The City Council denied the grand jury’s allegations, but by the time the election rolled around in November, the damage from the city’s failure to produce any desired outcome from the investment had been done.
On Nov. 6, 2012, only Kellerher won his bid for reelection, with challengers Greg Ponciano and Marilyn Acree securing the seats previously held by Landreth and Hosmer.
Fast forward to 2020 and Ponciano is still somewhat skeptical of the city’s lofty financial investment on the same goal, which now includes a full time economic development director, with a lucrative salary and potentially lifetime benefits.
At the forum, Ponciano said he opposed the position, not on its merit but the lack of transparency, and the near repeat of what occurred in 2012 when the city manager asked the council to approve his selection for the position, at a salary he recommended, with no public input, no previous discussion by the council, no previous direction given by the council, no open recruitment, and a whisper of impropriety about whether a decision by a majority of the board had already occurred behind closed doors.
“I took a very open stance on that, and it really had nothing to do with the position itself,” Ponciano said. “It had everything to do with the process, and I still believe today the council was cheated out of some very good opportunities to have constructive conversations on what we really wanted. And as painful as the process is in government, it’s there for a reason. It’s there for transparency, it’s there for public input, and it’s there to protect everybody. I feel that we were cheated in that process.”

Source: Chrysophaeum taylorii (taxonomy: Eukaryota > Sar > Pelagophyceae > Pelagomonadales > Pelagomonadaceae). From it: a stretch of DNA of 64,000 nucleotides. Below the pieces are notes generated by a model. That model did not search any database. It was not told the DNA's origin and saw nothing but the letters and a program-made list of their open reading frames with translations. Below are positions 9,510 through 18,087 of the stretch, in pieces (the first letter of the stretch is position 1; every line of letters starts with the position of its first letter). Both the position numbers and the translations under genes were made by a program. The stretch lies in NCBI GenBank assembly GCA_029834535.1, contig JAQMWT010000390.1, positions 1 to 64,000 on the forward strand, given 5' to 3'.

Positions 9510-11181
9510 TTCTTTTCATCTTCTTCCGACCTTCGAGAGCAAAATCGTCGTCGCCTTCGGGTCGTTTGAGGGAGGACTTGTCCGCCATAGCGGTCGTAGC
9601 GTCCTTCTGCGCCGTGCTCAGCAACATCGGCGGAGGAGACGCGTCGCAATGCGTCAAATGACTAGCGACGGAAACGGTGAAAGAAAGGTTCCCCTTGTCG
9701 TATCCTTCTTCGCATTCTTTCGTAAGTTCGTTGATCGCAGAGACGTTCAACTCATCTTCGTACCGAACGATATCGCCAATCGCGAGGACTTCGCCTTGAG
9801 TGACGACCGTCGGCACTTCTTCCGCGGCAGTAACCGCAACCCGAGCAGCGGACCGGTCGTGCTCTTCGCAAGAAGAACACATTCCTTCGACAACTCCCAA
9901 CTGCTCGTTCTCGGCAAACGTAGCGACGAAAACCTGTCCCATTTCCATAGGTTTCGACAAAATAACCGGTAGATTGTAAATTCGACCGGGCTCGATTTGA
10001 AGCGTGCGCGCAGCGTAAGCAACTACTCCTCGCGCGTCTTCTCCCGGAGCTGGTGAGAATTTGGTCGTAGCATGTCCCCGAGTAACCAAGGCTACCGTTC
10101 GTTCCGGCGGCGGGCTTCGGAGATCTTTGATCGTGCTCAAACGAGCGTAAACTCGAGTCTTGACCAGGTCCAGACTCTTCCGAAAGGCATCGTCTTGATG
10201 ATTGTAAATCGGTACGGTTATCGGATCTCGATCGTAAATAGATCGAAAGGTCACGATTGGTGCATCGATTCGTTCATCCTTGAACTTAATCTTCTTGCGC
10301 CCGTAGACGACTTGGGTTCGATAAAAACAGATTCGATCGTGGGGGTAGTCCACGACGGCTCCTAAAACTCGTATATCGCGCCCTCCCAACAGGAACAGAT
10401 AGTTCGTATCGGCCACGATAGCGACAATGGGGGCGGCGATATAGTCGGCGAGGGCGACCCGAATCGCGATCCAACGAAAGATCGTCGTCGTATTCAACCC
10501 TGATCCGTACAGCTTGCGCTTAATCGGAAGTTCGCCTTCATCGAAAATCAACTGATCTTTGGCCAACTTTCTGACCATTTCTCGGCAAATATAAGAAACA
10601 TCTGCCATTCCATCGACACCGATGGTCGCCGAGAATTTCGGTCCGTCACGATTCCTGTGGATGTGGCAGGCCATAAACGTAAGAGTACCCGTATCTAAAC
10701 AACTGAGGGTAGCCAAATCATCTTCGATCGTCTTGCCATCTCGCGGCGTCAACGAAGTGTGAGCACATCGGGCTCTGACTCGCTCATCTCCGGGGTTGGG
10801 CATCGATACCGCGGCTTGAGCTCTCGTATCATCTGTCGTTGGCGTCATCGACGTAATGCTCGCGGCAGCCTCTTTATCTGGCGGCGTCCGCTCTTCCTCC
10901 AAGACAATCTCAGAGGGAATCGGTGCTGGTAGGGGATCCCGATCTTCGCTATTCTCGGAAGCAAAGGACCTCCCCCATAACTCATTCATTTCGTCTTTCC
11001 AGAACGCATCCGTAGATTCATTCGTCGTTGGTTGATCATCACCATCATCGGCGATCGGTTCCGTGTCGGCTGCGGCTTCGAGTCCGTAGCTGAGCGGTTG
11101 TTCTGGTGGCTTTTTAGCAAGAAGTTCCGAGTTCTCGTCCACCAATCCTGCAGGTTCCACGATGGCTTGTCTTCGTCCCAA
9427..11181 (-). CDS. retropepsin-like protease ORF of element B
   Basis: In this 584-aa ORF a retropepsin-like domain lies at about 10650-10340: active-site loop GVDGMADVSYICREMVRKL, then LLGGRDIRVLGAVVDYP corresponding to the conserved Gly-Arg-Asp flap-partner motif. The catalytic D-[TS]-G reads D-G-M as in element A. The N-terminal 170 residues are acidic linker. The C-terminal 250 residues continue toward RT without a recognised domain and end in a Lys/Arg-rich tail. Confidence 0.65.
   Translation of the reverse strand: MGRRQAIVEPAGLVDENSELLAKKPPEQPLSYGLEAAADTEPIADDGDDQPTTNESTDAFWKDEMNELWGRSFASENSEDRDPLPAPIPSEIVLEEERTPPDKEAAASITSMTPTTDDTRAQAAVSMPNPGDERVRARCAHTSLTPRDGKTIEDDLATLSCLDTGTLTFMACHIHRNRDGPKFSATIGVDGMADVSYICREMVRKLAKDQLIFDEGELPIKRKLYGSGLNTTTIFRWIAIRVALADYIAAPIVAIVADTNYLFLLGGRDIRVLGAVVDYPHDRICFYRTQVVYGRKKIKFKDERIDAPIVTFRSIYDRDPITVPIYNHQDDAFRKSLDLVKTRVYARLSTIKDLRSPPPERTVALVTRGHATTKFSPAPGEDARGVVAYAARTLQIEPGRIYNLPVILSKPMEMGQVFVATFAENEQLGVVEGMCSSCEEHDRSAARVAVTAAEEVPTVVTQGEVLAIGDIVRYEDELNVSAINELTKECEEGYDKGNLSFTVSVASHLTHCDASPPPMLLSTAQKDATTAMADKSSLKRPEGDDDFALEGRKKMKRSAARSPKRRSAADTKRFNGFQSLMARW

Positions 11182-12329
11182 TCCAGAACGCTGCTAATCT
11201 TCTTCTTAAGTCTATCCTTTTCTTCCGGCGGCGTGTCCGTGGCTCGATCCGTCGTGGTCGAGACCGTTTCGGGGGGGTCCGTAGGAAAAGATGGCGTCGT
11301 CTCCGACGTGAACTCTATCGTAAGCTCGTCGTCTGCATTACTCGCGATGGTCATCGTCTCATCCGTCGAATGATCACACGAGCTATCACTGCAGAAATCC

But since the position, which requires extensive grant writing, was approved by the majority, Ponciano said he would now stand behind whoever is selected “100 percent.”
Conrado said she would also, if elected, work with the new director to bring new opportunities to Colusa, even though the position should be reevaluated annually to see if the cost is covered by grants, as promised by the council majority.
“We have to do something,” Conrado said. “We are talking about what businesses we need to bring in but we need a little more expertise. Grant writing is very technical. It’s not just applying for it, but also monitoring the grants once they are here. We don’t just get the money and spend it. We actually have to monitor them and do record keeping. I think that position has the potential to make a difference here in Colusa, but we need to monitor it.”
When asked about what type of businesses the candidates said they would like Colusa bring in, Reishe said the biggest need is a new quality grocery store, which would help stem the flow of gas, restaurant, and other sales tax dollars to Yuba City – and spur other businesses to open and thrive.
“That would be the first thing I would look at,” Reische said.
Cordoniz said another prize for the city would be additional ag friendly businesses that provide good paying jobs, which would also drive the creation of new secondary businesses and service operations.
“I would like to see people come to Colusa and stay,” Codorniz said.
Polls open Tuesday at 7 AM and close at 8 PM. A drop box for ballots has been placed in front of the Hall of Records, located at 546 Jay St., Colusa, for convenience. ♣